Anthony Babington describes life in an eighteenth century London prison for felons, debtors and rebels.

To deal with revolutionary violence and social unrest, writes Patricia Wright, the Tsar granted one of his generals almost dictatorial powers.

Walter L. Arnstein offers a study of the movement for female emancipation, from the 1860s until 1918.

Reginald and Jamila Massey trace the visit of an Indian to England during the eighteen-fifties, who opined the natives ‘are entirely submissive... to the commands of their superiors. Their sense of patriotism is greater than that of any nation in the world’.

During the nineteenth century French taste reflected the social and political trends of the period; but it was also much influenced, writes Brian Reade,  by the work of English craftsmen.

Outside the London of Shakespeare's time, writes Anthony Dent, coaches were few and most travellers were horse-borne.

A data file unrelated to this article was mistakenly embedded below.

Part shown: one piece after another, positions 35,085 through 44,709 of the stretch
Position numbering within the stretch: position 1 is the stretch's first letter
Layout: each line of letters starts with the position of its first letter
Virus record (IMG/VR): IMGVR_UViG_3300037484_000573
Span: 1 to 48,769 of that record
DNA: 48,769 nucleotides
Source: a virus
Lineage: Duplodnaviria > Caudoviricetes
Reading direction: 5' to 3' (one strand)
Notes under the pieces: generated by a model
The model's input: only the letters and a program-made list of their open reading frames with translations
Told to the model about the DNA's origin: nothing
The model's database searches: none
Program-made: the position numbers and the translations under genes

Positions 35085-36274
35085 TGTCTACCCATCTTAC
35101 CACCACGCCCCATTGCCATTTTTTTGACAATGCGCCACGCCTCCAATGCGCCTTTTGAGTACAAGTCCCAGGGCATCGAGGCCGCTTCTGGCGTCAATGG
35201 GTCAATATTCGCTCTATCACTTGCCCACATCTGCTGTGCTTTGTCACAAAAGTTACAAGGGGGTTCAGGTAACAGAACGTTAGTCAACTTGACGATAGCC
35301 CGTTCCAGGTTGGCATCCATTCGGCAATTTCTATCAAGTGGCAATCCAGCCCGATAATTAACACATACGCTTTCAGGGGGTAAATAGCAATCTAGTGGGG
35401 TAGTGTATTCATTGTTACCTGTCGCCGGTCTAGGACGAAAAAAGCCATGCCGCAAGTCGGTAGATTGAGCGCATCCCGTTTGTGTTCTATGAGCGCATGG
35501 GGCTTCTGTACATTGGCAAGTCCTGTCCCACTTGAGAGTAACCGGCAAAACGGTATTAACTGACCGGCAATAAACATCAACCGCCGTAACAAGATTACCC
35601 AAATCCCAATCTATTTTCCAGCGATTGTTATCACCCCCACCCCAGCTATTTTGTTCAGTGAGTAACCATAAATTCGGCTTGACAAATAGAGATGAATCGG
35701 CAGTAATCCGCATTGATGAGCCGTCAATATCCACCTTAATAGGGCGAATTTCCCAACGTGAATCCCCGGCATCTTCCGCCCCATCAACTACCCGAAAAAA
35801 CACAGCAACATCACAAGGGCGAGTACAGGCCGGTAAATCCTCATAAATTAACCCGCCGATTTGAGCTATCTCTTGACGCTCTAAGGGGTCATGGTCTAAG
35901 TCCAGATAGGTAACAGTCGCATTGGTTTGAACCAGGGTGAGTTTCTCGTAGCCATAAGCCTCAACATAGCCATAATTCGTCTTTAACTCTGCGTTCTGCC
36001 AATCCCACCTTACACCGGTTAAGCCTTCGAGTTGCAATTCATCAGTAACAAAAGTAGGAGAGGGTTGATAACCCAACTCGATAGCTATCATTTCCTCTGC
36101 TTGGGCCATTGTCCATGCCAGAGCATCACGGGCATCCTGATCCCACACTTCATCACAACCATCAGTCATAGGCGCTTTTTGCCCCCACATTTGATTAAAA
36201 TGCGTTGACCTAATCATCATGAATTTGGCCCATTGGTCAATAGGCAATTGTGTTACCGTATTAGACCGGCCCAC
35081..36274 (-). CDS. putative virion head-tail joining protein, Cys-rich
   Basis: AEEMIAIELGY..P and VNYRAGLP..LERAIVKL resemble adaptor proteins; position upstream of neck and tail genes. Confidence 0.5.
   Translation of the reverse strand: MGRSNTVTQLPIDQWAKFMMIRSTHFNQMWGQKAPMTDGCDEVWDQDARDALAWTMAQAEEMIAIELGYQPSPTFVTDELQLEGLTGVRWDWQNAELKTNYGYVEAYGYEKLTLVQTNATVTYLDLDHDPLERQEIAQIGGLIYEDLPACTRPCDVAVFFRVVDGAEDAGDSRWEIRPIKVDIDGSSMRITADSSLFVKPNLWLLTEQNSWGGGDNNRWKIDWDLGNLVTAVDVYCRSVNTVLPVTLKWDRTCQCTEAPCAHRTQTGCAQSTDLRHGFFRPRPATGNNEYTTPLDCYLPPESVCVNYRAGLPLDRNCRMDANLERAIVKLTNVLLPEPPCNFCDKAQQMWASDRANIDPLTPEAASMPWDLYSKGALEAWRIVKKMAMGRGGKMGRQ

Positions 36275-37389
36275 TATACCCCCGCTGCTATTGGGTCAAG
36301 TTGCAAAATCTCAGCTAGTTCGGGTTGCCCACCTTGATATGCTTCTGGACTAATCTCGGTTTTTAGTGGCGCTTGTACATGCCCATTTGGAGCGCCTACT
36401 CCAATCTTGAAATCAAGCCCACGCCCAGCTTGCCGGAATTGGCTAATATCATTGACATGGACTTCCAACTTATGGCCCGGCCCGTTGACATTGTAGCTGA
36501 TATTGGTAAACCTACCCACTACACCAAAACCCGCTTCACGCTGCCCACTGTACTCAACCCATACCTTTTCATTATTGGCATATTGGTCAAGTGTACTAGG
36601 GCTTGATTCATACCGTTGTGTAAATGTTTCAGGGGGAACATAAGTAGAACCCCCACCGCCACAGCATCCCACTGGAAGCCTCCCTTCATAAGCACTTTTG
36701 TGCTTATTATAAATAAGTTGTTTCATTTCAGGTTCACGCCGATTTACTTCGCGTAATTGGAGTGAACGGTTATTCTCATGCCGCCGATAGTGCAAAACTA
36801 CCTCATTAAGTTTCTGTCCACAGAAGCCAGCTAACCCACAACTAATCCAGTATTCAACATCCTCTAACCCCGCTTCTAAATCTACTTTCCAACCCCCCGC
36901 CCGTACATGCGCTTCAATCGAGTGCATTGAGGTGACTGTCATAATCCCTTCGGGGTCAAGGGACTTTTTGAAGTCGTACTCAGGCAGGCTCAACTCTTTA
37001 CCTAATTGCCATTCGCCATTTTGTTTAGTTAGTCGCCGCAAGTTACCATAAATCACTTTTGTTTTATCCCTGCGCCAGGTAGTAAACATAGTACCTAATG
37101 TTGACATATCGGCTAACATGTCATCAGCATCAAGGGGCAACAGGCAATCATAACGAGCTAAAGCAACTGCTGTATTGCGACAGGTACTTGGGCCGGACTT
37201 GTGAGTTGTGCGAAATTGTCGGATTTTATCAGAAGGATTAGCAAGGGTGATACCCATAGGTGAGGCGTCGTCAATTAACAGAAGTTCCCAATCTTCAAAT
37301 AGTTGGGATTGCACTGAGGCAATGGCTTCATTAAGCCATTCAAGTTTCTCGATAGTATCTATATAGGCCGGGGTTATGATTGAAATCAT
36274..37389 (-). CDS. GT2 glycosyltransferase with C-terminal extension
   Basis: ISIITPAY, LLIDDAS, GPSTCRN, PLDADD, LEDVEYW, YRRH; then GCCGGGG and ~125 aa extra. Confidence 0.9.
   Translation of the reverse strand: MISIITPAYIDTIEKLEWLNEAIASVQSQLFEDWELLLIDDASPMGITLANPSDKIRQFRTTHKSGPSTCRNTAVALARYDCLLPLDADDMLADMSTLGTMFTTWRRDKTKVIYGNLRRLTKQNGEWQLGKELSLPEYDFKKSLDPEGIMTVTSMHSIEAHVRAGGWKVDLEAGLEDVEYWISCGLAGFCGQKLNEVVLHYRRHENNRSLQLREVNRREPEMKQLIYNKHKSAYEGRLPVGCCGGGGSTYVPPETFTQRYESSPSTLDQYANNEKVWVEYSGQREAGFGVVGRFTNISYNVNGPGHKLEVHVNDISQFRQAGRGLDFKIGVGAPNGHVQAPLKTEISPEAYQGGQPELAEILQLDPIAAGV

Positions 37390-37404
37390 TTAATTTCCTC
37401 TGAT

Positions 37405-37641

The People’s Songs succeeds in its almost impossible task of being ‘a social history of Britain as told through pop songs’ from Vera Lynn...

Henry Kamen describes the apotheosis of emancipated Russian womanhood.

From 1774 to 1827, writes Adrian Bury, the ordinary Englishman and woman were drawn from life by Rowlandson with incomparable industry and vigour.

The inward movement of European peoples and the southward migration of Bantu tribes supply the key to South African history and, write Edna and Frank Bradlow, to the problems that confront the country today.



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